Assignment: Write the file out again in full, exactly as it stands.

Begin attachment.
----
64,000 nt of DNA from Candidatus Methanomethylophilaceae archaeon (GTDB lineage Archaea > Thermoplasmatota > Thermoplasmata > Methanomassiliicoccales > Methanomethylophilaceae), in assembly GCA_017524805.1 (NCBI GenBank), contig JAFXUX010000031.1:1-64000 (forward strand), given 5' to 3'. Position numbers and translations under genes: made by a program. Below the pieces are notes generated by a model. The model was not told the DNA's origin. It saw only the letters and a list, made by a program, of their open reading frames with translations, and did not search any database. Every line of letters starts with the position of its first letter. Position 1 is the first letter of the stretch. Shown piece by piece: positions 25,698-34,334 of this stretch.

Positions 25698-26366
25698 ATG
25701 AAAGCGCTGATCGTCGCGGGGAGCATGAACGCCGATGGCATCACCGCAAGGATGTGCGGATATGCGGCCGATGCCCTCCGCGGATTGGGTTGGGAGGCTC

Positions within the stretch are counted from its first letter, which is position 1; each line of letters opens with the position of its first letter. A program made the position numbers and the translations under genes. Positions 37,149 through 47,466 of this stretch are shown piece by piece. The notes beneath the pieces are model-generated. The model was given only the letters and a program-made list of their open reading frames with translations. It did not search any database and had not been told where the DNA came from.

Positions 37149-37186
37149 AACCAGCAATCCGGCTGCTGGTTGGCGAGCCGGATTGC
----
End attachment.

64,000 nt of DNA from Candidatus Methanomethylophilaceae archaeon (GTDB lineage Archaea > Thermoplasmatota > Thermoplasmata > Methanomassiliicoccales > Methanomethylophilaceae), in assembly GCA_017524805.1 (NCBI GenBank), contig JAFXUX010000031.1:1-64000 (forward strand), given 5' to 3'. Position numbers and translations under genes: made by a program. Below the pieces are notes generated by a model. The model was not told the DNA's origin. It saw only the letters and a list, made by a program, of their open reading frames with translations, and did not search any database. Every line of letters starts with the position of its first letter. Position 1 is the first letter of the stretch. Shown piece by piece: positions 25,698-34,334 of this stretch.

Positions 25698-26366
25698 ATG
25701 AAAGCGCTGATCGTCGCGGGGAGCATGAACGCCGATGGCATCACCGCAAGGATGTGCGGATATGCGGCCGATGCCCTCCGCGGATTGGGTTGGGAGGCTC

Positions within the stretch are counted from its first letter, which is position 1; each line of letters opens with the position of its first letter. A program made the position numbers and the translations under genes. Positions 37,149 through 47,466 of this stretch are shown piece by piece. The notes beneath the pieces are model-generated. The model was given only the letters and a program-made list of their open reading frames with translations. It did not search any database and had not been told where the DNA came from.

Positions 37149-37186
37149 AACCAGCAATCCGGCTGCTGGTTGGCGAGCCGGATTGC